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Saturday, Feb. 4, 2006
Letter from Kabul

Globe and Mail Update
Friday, September 13, 2002
From the Field
York Geoffrey


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Pictures from Kabul

High level Afghan officers take lunch in Panjsheer Valley, 80 kilometres north of Kabul.
Photo: Kamran Jebreili/AP

Passengers on a bus shield themselves from the noise and pollution of Kabul traffic.
Photo: David Longstreath/AP

Afghan men buy and sell different currencies at Shahzadeh exchange market in Kabul.
Photo: Kamran Jebreili/AP


When I first visited Kabul last year, under the watchful eye of the Taliban regime, I was one of about three guests in the vast empty hallways of the Inter-Continental Hotel, perched on a hilltop at the edge of town.

Much of the former luxury hotel had been damaged by rocket fire and missiles in the early 1990s, but the Taliban still insisted that all visitors had to stay there. It was a lonely experience. The only sound in the dining room was the solemn religious broadcasting of Radio Shariat, the Taliban propaganda channel.

My latest visit to Kabul this summer found the city transformed. The demise of the Taliban has sparked a boom of activity in the Afghan capital. But as always, it is the affluent who enjoy the most benefits in the new economy. While beggars and refugees plod wearily through the dusty streets outside, visiting foreigners now have a selection of comfortable guesthouses and restaurants for their pleasure.

I stayed at a guesthouse that was owned by a British television cameraman. Once, according to local legend, it had been the villa of one of Osama bin Laden's wives. Now it is filled with the owner's collection of antique rifles, along with all the luxuries that his foreign guests expect: satellite television, a DVD player, a stock of Western films, a refrigerator stocked with cold beer, and fine china for the dining table.

The guesthouse is a favourite haunt of U.S. Special Forces troops, who relax there during their rest-and-recreation visits to Kabul. It is a surreal sight to see the elite American plainclothes soldiers, taking a break from their hunt for Osama bin Laden, sprawled on a sofa watching Hollywood movies on digital discs at the former villa of their quarry's wife.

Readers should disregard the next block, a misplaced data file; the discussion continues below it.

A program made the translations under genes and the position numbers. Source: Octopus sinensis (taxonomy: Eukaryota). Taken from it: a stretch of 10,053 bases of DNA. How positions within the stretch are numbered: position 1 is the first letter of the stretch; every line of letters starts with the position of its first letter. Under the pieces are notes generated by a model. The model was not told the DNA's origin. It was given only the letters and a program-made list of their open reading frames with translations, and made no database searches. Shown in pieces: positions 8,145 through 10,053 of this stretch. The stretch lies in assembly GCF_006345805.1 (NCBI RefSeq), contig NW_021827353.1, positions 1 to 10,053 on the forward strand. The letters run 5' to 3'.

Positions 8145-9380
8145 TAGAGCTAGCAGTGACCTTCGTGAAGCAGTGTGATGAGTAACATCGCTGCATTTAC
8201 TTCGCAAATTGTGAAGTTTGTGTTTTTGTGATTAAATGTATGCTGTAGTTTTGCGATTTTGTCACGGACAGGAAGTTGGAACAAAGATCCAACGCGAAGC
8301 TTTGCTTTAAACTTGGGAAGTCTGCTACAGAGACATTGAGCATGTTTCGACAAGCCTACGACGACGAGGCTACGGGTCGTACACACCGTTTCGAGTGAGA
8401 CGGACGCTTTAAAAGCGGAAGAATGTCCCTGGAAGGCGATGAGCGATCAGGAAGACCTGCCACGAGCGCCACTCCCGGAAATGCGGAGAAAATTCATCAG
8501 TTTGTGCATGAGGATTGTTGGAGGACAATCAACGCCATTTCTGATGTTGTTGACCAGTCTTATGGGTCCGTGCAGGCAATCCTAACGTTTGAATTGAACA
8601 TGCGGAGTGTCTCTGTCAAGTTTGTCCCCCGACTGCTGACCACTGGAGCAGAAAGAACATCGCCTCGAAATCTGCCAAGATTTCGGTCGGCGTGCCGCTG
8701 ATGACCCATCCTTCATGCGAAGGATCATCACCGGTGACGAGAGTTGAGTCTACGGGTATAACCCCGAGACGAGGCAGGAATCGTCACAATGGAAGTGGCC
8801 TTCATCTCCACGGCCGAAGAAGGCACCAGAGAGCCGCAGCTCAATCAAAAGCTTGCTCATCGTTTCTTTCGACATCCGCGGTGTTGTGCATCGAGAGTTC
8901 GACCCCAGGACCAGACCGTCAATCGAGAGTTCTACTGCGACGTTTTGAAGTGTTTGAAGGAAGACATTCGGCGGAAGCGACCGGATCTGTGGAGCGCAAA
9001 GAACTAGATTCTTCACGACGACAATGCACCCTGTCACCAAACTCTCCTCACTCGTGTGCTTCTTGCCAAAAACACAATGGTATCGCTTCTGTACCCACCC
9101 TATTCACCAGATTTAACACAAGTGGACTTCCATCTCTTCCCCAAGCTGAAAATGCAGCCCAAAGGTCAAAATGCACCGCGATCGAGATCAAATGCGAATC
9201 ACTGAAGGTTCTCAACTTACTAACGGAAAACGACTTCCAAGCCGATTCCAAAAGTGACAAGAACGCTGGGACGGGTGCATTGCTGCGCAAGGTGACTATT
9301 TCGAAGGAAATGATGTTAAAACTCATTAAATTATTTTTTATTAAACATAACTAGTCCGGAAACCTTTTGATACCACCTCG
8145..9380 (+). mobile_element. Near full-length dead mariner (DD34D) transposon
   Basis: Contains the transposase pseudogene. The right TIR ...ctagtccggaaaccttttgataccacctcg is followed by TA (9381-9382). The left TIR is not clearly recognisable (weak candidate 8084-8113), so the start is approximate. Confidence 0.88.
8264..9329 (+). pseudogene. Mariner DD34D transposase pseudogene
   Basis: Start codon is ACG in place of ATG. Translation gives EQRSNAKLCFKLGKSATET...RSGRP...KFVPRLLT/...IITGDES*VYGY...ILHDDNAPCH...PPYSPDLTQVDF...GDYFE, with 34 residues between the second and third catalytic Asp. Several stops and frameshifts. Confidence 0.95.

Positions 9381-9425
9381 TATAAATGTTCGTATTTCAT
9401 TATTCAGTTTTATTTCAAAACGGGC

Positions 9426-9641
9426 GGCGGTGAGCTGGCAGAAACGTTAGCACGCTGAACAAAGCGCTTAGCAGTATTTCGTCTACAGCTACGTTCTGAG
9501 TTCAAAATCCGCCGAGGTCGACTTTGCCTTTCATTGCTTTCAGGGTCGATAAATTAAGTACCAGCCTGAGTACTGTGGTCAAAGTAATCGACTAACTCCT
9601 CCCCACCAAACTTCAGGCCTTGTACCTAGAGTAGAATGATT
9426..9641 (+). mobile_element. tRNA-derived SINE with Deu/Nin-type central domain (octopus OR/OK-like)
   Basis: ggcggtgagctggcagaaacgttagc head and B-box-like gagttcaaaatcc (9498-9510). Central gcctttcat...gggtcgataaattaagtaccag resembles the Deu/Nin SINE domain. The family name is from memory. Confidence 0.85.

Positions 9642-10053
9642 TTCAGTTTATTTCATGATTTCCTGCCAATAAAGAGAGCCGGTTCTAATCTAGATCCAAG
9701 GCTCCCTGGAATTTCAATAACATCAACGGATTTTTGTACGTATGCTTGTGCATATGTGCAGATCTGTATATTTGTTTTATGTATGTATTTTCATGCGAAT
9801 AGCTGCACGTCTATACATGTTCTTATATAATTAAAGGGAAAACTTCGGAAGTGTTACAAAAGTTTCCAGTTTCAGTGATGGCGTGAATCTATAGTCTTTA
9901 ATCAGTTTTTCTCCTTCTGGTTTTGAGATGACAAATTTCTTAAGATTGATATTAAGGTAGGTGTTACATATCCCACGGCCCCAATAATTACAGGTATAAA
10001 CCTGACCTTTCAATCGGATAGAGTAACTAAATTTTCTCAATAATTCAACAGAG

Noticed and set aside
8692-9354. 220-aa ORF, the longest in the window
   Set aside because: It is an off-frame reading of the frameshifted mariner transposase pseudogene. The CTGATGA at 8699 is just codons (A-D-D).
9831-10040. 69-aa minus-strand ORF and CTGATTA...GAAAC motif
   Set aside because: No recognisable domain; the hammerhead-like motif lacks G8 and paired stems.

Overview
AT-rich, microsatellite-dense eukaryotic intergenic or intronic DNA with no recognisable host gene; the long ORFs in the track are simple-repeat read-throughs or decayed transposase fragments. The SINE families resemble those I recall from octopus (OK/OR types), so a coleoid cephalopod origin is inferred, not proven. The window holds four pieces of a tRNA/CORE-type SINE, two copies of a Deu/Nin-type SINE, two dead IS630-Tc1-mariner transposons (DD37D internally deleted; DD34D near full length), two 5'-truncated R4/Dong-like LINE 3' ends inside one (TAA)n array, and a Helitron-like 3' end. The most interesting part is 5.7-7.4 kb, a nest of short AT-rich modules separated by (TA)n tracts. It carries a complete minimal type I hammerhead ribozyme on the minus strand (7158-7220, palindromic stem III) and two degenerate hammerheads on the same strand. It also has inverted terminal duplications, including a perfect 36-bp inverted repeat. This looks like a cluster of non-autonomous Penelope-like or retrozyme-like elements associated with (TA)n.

The Americans grumbled about the beards that they were obliged to grow. Though they still don't resemble Afghans, the beards can sometimes help them to confuse the enemy. "It gives you that extra three seconds when they're not sure who you are," one of them said.

One of the hottest controversies in Afghanistan this summer was the killing of 48 Afghan civilians by an American gunship at a wedding party. But at my guesthouse, the Special Forces soldiers had little sympathy for the victims. "Those idiots with their wedding parties," complained a chiropractor from Wyoming who was serving as a paramedic in the Special Forces. "We keep telling them not to shoot in the air, but they just don't get the message."

Out in the streets of Kabul, there is a new boss. At the military checkpoints, the zealous religious believers of the Taliban, with their scraggly beards and black turbans, have been replaced by the anti-Taliban mujahedeen, with their camouflage uniforms and their neatly trimmed beards and mustaches.

Last year, Kabul was a quiet city of bicycles and horse-drawn carts. Today the bustling city is filled with cars and trucks, driven by thousands of returning refugees and relief-agency workers. I was astonished to see traffic jams in the once-empty streets.

Yellow-and-white Toyota Corolla sedans are the most ubiquitous sight in the capital. Thousands of the cars have been imported to Kabul from Dubai. Car dealerships line the streets out of town.

I hired one of the imported cars and a driver for a few days. Every time it shifted into reverse, oddly, it played the theme from "The Godfather."

Dozens of previously illicit businesses, such as photo shops, have reopened in Kabul's streets. The Taliban had banned photographs of any living object, so the photo business was just about eliminated. Now it is booming again.

A few women are walking in the streets without burqas, the shroud-like head-to-ankle veil that Afghanistan has made famous. But the vast majority of women, perhaps 80 per cent by my estimate, are still hidden behind burqas. Outside Kabul, in smaller towns and cities, the percentage is even higher. In deference to the summer season, many of the veiled women are carrying parasols.

In one suburb, I stumble into a group of women in a wedding march, banging on drums and singing as they stride down the street. They aren't wearing burqas. But when they see a foreign man, they hide their faces in embarrassment.

In many ways, life in Afghanistan is as harsh as ever. Although the country is largely peaceful now, it remains impoverished and drought-stricken.

Contrary to their warlike image, however, the Afghan people are warm and generous to guests. Even the poorest refugees are honour-bound to offer a meal to their visitors.

At one fly-blown village of mud huts near Kabul, the people had almost nothing to call their own. But when I unexpectedly dropped into their village to ask about their post-Taliban existence, they were unfazed. They promptly offered me a plate of deliciously fresh green grapes from one of the vineyards that had survived the long civil war.

The Afghans too are survivors. Despite 22 years of war, they have somehow managed to keep their pride and dignity intact.

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